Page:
1.4.14 Detec tio n o f C lashes ………………………….. ………………………….. …………………………. 31
CHAPTER 3 ………………………….. ………………………….. ………………………….. ………………………….. . 32
1.5 Resea rc h Methodo lo gy ………………………….. ………………………….. ………………………….. … 32
1.5.1 Mode l de ve lop me nt ………………………….. ………………………….. ………………………….. . 32
1.5.2 Variab les o f proposed BIM adoptio n mode l ………………………….. ……………………… 34
1.5.3 Build ing informatio n mode lling (BIM) p roposed adop tio n mode l ……………………. 40
CHAPTER 5 ………………………….. ………………………….. ………………………….. ………………………….. . 41
1.6 Results a nd da ta a na lysis ………………………….. ………………………….. ………………………….. 41
1.6.1 Ana lysis a nd surve y design me thods ………………………….. ………………………….. …… 41
1.6.2 The ge nera l informatio n o f the respo nde nts ………………………….. ……………………… 43
1.6.3 Surve y respo nse o n k no wled ge o f BIM ………………………….. ………………………….. .. 44
1.6.4 BIM app lica tio ns ………………………….. ………………………….. ………………………….. ….. 46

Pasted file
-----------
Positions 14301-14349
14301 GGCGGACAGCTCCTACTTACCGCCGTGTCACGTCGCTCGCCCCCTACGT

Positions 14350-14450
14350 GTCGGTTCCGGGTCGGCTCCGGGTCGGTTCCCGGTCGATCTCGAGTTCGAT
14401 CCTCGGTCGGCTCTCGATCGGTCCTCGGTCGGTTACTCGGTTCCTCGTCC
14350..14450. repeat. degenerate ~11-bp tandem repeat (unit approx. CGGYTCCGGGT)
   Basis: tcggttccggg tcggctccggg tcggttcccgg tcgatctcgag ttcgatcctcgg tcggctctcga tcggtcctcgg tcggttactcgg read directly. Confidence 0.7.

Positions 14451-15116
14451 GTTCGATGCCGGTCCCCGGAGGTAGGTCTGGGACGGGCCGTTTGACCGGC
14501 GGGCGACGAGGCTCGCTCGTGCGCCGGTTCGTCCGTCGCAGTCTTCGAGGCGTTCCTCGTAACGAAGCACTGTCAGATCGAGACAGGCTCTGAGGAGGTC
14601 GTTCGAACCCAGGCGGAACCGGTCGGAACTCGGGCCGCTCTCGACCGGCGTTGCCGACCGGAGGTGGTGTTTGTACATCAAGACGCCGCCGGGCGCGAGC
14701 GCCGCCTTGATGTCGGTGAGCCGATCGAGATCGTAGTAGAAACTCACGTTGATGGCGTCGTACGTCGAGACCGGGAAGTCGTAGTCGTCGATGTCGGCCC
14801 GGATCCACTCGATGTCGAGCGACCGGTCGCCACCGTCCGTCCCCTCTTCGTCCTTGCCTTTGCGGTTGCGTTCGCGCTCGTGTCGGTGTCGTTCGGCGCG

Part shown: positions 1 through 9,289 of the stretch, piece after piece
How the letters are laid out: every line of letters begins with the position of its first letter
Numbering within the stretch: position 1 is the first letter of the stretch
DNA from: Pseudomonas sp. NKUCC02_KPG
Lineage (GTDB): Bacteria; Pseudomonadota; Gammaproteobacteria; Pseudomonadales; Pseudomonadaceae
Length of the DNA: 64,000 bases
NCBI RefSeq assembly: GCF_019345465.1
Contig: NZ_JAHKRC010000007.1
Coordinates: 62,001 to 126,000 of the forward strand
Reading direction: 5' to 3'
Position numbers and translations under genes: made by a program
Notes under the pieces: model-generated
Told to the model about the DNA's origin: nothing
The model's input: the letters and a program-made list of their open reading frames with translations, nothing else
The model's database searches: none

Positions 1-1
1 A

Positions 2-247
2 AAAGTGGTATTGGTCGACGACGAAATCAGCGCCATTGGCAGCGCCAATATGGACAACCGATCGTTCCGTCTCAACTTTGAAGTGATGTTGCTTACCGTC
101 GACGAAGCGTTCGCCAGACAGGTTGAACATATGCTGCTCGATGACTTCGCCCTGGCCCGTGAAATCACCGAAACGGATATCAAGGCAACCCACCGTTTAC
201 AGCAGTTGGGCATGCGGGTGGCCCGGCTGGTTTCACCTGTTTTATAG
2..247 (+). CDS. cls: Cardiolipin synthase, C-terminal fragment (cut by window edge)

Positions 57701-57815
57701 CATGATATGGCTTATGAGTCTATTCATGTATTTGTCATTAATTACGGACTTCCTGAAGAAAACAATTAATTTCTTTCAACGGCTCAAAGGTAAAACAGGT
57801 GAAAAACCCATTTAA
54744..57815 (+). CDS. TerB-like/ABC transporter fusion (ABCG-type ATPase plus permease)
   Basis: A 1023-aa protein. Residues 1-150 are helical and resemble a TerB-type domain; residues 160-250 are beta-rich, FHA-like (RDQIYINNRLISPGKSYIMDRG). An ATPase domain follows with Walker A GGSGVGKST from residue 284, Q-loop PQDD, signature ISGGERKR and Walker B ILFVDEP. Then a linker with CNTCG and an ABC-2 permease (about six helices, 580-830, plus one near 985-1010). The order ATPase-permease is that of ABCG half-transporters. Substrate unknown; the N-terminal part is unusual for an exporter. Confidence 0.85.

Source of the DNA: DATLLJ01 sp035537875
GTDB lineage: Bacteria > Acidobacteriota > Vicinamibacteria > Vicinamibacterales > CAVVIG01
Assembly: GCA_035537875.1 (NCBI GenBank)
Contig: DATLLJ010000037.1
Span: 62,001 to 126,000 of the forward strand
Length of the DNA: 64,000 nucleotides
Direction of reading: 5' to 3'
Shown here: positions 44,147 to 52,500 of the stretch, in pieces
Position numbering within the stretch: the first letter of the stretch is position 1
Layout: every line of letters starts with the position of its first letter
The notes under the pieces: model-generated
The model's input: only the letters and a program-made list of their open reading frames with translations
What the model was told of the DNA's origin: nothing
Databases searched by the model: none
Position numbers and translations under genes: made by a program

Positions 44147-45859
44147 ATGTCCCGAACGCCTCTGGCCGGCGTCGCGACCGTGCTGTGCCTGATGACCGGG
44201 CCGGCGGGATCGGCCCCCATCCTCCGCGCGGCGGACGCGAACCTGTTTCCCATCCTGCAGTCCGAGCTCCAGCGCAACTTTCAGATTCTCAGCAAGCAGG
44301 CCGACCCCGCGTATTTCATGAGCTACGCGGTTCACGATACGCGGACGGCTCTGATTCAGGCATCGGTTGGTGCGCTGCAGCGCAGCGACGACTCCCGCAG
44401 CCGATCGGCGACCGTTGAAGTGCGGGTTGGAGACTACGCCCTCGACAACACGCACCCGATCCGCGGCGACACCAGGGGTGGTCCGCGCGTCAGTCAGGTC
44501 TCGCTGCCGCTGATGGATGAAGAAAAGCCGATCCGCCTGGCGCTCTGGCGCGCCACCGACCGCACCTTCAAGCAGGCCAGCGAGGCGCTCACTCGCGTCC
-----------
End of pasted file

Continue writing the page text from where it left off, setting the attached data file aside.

1.6.5 Be ne fits o f BIM imp le me nta tio n ………………………….. ………………………….. ………… 49
1.6.6 Cha lle nges o f BIM adoptio n ………………………….. ………………………….. ………………. 51
1.6.7 Measure me nt mode l a na lysis ………………………….. ………………………….. ……………… 53
1.6.8 Ana lysis o f S truc tura l mode l ………………………….. ………………………….. ……………… 56
CHAPTER 5 ………………………….. ………………………….. ………………………….. ………………………….. . 58
1.7 Disc ussio n ………………………….. ………………………….. ………………………….. …………………. 58
1.8 Practic a l imp le me ntatio n ………………………….. ………………………….. ………………………….. 62
CHAPTER 6 ………………………….. ………………………….. ………………………….. ………………………….. . 63
1.9 Conc lusio n ………………………….. ………………………….. ………………………….. …………………. 63
1.10 Reco mme nd atio ns a nd F uture work ………………………….. ………………………….. ……….. 64